• The tragic collapse of the West Gate Bridge during its construction in the 1970s killed 35 workers, many of whom were migrants. It was a tragedy that could have been avoided if the engineers and bosses of the construction team had had a greater focus on safety. Read on >

  • In a leafy and affluent area of Sheffield, two sets of neighbours meet over a back garden fence while one party is hosting a family barbeque. They are unalike in many ways - the Spinster family is white and English, and the Sharifullahs are from Bangladesh – but both have sprawling families, domestic worries and professional concerns. And both families are haunted by their histories – the Spinsters by decades of marital disharmony, and the Sharifullahs by the atrocities they encountered during Bangladesh’s War of Liberation in the 1970s. Read on >

  • Swan Song is based on 10 years’ research and it is brilliantly executed, with its multiple narrative threads and parallel time frames. It reads like a grand tragedy or, more precisely, a series of grand tragedies. However, the self-indulgent Capote soon becomes tiresome, as do the tales of gossip and pretence, and Swan Song becomes a chorus of denial and woe, its technical brilliance overshadowed by its subjects. Read on >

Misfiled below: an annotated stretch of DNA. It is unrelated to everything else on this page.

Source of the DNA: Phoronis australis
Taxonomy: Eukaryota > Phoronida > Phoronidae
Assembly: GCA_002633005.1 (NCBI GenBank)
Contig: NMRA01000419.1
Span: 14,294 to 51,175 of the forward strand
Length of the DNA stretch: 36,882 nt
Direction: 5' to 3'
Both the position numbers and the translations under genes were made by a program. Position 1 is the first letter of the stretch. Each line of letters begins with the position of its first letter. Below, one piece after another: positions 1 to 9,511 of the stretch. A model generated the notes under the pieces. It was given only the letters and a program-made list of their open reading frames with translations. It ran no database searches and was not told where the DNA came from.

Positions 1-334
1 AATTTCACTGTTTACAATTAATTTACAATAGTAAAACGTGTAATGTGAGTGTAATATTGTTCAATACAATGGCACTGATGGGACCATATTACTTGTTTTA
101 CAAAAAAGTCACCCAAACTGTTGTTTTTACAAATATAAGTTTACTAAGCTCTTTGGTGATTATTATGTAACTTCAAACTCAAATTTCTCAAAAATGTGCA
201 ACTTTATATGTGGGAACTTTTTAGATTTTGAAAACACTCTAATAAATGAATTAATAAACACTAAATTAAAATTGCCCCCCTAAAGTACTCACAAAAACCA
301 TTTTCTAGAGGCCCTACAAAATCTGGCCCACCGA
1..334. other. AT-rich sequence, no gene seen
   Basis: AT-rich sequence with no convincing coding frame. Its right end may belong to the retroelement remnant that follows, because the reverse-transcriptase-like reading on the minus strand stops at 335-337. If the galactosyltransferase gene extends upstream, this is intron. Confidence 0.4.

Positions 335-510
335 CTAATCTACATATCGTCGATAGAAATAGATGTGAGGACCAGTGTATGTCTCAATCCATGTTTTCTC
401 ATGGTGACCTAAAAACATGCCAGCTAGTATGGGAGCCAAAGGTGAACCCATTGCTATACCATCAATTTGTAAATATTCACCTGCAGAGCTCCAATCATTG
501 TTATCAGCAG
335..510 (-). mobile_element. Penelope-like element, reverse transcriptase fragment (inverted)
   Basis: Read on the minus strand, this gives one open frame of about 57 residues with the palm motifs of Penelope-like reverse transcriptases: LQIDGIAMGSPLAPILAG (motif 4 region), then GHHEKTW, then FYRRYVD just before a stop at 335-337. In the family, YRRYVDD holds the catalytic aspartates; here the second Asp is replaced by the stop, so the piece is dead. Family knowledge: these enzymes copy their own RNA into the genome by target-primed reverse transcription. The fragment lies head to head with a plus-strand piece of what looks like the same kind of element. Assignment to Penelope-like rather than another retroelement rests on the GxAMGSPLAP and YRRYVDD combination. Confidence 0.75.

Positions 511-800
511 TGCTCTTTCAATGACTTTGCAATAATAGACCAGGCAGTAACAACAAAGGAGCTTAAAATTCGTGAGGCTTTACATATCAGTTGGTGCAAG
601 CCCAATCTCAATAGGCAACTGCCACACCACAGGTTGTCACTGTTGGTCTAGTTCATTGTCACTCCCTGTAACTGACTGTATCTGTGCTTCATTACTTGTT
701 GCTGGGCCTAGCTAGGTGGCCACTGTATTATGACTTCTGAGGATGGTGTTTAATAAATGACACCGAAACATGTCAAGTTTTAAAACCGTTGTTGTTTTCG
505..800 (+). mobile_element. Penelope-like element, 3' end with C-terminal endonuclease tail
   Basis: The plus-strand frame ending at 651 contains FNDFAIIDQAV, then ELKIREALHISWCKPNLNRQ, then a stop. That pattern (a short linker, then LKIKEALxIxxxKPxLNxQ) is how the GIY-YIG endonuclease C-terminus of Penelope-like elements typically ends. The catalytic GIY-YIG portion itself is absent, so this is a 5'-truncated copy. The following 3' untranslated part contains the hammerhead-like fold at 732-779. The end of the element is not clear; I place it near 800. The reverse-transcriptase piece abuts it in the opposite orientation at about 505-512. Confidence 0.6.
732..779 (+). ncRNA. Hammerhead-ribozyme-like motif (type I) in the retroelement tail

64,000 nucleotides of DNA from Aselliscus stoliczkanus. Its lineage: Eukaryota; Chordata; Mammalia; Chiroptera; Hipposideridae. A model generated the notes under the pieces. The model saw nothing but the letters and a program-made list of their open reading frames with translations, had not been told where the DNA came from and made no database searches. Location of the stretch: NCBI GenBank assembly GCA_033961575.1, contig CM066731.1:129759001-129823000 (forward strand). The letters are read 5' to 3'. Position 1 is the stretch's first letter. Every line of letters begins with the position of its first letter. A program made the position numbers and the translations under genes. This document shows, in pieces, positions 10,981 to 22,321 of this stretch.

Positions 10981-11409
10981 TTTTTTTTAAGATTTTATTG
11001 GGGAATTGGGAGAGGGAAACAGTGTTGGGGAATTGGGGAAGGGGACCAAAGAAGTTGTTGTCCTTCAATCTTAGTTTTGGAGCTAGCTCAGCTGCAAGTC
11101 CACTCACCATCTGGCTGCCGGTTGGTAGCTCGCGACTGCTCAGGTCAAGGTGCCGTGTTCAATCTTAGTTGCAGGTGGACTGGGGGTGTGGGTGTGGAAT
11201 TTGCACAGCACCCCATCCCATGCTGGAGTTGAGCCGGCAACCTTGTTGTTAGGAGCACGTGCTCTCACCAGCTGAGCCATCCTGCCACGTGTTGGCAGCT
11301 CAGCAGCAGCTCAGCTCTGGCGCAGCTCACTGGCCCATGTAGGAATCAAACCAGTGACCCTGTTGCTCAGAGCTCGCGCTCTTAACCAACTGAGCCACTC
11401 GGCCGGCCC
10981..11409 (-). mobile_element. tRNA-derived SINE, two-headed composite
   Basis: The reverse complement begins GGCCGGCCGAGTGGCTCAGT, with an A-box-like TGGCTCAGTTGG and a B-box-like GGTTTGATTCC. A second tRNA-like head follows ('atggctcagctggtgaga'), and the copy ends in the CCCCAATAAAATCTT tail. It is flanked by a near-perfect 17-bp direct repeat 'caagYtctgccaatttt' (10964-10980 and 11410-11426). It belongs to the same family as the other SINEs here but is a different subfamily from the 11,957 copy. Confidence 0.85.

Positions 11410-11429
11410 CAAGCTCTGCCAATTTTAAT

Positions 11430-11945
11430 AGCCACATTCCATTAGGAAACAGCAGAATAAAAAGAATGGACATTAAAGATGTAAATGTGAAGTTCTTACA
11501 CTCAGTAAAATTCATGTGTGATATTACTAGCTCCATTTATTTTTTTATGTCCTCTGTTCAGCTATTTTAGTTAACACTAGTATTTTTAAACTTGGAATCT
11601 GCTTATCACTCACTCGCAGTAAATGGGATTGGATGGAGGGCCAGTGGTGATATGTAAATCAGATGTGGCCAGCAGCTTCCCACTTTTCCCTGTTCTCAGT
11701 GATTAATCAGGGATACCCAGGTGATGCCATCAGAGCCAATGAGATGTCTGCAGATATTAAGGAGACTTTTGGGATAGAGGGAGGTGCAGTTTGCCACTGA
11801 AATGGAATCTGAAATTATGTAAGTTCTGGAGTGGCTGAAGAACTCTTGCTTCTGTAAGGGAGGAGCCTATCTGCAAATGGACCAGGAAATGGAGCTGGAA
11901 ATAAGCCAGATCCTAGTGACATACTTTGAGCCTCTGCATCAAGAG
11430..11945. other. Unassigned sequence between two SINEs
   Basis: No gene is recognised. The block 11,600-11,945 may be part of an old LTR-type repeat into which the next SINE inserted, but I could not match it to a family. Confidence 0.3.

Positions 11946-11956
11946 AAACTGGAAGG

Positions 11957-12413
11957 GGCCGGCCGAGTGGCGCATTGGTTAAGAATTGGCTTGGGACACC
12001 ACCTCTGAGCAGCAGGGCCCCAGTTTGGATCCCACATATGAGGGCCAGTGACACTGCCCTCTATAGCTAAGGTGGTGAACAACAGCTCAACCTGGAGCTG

• Cormac McCarthy springs to mind as an influence on this debut novel; his spare, harsh and uncompromising style is evident in every word. It is set in outback Queensland, and the atrocities detailed within strike right at the heart of Australia’s uneasy relationship with its own colonial history. Read on >

  • Flames is a slim book but it is an extremely evocative and imaginative work that builds the natural landscape into its narrative as a character in its own right. If there is a weakness, it may be that there is too much happening, too many details mutating inexplicably into others. That said, the richness of the imagery and the strange winding narrative that intertwines flight and flame, is undeniably powerful and it is refreshing to see the Australian landscape written about so vividly. Read on >

  • Take a couple of feisty young women born a century apart, add a dedicated naturalist, mix in a mysterious antipodean creature hailed as a hoax by the learned men of English science, and you have an historical romance set in Australia and England. Read on >

  • This is a well-written and considered novel, and enjoyable, however, there is so much going on that I felt that there were opportunities lost to know more about the major characters, to explore the potential of their relationship, and to explore in more depth their professions. Read on >

  • The Neighborhood is being marketed as a detective thriller, but this is a misleading description and perhaps creates a false impression about the novel. Read on >

  • It's 1942 and Eleanor Roy works for the Ministry of Food, arranging paintings and murals for the walls of Britain’s restaurants, bolstering hope during WWII. She lives with her sister, Cecily, a nurse recovering from losing her boyfriend in combat. On an expedition to convince artists to sign up to the program, she meets Jack Valante who, unlike the others clamouring to be paid for their passion at such a bleak time, refuses to enter into a contract. Read on >